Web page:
By Sara Jerome,
An activist movement is working to fight the privatization of utilities and peel back instances where utilities have already been privatized through what they call “remunicipalisation.”
The Transnational Institute, a research and advocacy group, is among the most vocal proponents of remunicipalisation.
A recent article published by the institute researchers described a view of current trends: “In recent years 235 cities from 35 countries have taken back water management into public hands, establishing a global trend towards remunicipalisation.”
Privatization was discussed a topic at the recent Global Congress of Global Water Operators Partnerships Alliance, according to the piece, where some speakers made the case for “remunicipalisation” of water.
“Private management is not best placed to deal with long-term issues due to its dependence on short-term return of investment. This means, for example, that it is not very good at planning for climate change impacts,” the article said, citing attendees.
Célia Blauel, president of Eau de Paris, a formerly private water operator, said: “We have differences with the private sector. We are not pipes managers. We tackle the problems of the 21st century; we have a long term vision.”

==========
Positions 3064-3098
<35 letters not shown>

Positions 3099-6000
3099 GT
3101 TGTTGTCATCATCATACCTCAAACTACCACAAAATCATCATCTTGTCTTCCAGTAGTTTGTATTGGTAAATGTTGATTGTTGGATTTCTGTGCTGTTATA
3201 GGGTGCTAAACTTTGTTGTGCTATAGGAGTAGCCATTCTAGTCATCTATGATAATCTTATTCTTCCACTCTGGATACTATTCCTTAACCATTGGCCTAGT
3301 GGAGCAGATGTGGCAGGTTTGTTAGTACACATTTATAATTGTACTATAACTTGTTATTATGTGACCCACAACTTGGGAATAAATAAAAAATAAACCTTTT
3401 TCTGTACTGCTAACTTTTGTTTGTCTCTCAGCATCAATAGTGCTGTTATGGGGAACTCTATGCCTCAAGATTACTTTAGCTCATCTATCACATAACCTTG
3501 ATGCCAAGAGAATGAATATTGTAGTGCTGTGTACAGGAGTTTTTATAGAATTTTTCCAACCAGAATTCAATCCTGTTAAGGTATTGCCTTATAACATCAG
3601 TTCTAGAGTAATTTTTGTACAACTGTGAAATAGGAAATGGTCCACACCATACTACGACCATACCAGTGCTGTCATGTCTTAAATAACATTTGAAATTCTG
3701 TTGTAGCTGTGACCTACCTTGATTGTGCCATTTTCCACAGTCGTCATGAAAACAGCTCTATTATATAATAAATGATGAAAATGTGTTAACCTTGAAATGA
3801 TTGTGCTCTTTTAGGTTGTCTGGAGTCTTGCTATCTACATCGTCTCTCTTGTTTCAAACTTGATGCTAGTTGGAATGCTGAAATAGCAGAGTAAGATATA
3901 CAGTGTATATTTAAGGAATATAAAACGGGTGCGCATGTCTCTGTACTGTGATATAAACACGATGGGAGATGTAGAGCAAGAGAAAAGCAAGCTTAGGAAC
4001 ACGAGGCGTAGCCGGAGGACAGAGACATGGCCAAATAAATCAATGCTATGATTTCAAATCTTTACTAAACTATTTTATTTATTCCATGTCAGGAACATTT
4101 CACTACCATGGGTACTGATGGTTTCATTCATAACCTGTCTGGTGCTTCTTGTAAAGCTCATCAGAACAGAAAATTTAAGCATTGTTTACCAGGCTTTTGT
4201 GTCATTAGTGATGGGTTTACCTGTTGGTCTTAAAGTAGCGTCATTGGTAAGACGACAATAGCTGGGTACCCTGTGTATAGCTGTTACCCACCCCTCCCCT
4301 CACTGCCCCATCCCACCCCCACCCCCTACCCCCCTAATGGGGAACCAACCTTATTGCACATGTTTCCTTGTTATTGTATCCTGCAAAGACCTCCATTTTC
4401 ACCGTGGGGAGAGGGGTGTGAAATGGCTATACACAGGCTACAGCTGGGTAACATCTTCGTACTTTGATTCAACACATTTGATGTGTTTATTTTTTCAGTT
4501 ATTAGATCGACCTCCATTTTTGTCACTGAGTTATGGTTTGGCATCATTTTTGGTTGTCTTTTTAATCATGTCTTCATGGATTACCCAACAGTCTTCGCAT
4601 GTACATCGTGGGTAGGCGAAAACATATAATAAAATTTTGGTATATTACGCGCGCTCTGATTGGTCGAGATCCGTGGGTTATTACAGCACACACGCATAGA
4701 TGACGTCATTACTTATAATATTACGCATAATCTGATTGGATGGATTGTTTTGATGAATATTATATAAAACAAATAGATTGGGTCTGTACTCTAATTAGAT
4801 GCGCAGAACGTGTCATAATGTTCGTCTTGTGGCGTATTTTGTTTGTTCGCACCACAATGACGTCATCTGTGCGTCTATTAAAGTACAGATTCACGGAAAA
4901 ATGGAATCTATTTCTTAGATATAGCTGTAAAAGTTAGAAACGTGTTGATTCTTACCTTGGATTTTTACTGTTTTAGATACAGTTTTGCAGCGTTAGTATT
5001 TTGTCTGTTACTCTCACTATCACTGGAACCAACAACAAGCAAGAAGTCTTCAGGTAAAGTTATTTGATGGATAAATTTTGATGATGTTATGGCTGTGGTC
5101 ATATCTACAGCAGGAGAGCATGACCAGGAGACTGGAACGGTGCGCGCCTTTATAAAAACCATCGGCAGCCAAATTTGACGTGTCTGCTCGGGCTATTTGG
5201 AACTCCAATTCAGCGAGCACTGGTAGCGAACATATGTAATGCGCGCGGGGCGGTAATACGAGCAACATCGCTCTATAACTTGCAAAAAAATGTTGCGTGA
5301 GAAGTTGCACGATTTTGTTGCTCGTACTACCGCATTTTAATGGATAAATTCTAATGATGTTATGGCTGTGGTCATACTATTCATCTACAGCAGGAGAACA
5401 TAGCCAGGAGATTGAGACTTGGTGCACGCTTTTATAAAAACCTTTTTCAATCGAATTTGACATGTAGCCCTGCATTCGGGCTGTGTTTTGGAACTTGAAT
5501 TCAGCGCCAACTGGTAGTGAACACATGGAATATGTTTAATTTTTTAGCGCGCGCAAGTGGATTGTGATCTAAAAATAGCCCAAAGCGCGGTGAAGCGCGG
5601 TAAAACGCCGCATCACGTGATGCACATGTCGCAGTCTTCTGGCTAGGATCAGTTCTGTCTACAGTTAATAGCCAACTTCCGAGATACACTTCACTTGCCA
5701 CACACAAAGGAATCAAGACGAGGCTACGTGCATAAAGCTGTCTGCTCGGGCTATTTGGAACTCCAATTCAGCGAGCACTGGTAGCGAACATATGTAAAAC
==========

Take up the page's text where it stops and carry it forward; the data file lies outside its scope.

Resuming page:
But there are drawbacks to the government-run utility model, as well. That includes the political processes that utility leaders must engage in, as CityLab has reported: “When public utilities try to increase their rates to pay for an infrastructure update or a new treatment plant, city council members or local commissioners have to vote to approve those rates. Those voting officials are tied to a constituency.” Deep budget cuts in municipal government can also make it difficult to find funding for crucial infrastructure repairs.
Many water sector experts argue that the public/private debate is not a simple either/or. Here’s how Michael Deane, executive director of the National Association of Water Companies, explained it in letter published on Water Online: “The reality is that there is no ‘showdown’ between public and private water utilities. It’s up to individual communities to explore all options including private water companies that have been providing quality service to American communities for well over 200 years.”
For best management practices for running a utility in a fiscally responsible manner, visit Water Online’s Funding Solutions Center.